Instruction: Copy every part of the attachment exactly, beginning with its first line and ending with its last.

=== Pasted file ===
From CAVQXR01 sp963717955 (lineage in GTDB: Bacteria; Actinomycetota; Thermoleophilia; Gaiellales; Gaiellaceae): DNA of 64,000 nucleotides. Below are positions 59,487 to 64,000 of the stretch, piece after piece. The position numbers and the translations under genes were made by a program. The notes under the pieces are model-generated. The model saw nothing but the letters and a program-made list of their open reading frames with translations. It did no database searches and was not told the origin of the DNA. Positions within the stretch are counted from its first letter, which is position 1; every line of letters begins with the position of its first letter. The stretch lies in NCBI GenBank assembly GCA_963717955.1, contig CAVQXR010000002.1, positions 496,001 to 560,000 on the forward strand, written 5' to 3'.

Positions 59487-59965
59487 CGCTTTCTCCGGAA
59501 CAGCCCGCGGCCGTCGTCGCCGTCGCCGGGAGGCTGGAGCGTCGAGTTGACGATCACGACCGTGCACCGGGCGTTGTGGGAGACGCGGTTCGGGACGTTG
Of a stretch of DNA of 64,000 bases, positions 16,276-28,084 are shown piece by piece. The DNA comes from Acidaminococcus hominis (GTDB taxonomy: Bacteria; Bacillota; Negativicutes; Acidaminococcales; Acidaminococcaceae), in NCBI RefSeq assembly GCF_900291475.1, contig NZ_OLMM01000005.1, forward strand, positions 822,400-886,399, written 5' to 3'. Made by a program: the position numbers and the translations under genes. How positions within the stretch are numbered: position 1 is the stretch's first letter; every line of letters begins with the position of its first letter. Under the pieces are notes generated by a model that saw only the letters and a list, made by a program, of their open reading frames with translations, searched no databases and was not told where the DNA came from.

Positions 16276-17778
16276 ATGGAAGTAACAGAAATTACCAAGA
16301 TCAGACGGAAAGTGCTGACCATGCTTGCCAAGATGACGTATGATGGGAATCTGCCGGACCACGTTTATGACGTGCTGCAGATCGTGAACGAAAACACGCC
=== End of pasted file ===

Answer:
From CAVQXR01 sp963717955 (lineage in GTDB: Bacteria; Actinomycetota; Thermoleophilia; Gaiellales; Gaiellaceae): DNA of 64,000 nucleotides. Below are positions 59,487 to 64,000 of the stretch, piece after piece. The position numbers and the translations under genes were made by a program. The notes under the pieces are model-generated. The model saw nothing but the letters and a program-made list of their open reading frames with translations. It did no database searches and was not told the origin of the DNA. Positions within the stretch are counted from its first letter, which is position 1; every line of letters begins with the position of its first letter. The stretch lies in NCBI GenBank assembly GCA_963717955.1, contig CAVQXR010000002.1, positions 496,001 to 560,000 on the forward strand, written 5' to 3'.

Positions 59487-59965
59487 CGCTTTCTCCGGAA
59501 CAGCCCGCGGCCGTCGTCGCCGTCGCCGGGAGGCTGGAGCGTCGAGTTGACGATCACGACCGTGCACCGGGCGTTGTGGGAGACGCGGTTCGGGACGTTG
Of a stretch of DNA of 64,000 bases, positions 16,276-28,084 are shown piece by piece. The DNA comes from Acidaminococcus hominis (GTDB taxonomy: Bacteria; Bacillota; Negativicutes; Acidaminococcales; Acidaminococcaceae), in NCBI RefSeq assembly GCF_900291475.1, contig NZ_OLMM01000005.1, forward strand, positions 822,400-886,399, written 5' to 3'. Made by a program: the position numbers and the translations under genes. How positions within the stretch are numbered: position 1 is the stretch's first letter; every line of letters begins with the position of its first letter. Under the pieces are notes generated by a model that saw only the letters and a list, made by a program, of their open reading frames with translations, searched no databases and was not told where the DNA came from.

Positions 16276-17778
16276 ATGGAAGTAACAGAAATTACCAAGA
16301 TCAGACGGAAAGTGCTGACCATGCTTGCCAAGATGACGTATGATGGGAATCTGCCGGACCACGTTTATGACGTGCTGCAGATCGTGAACGAAAACACGCC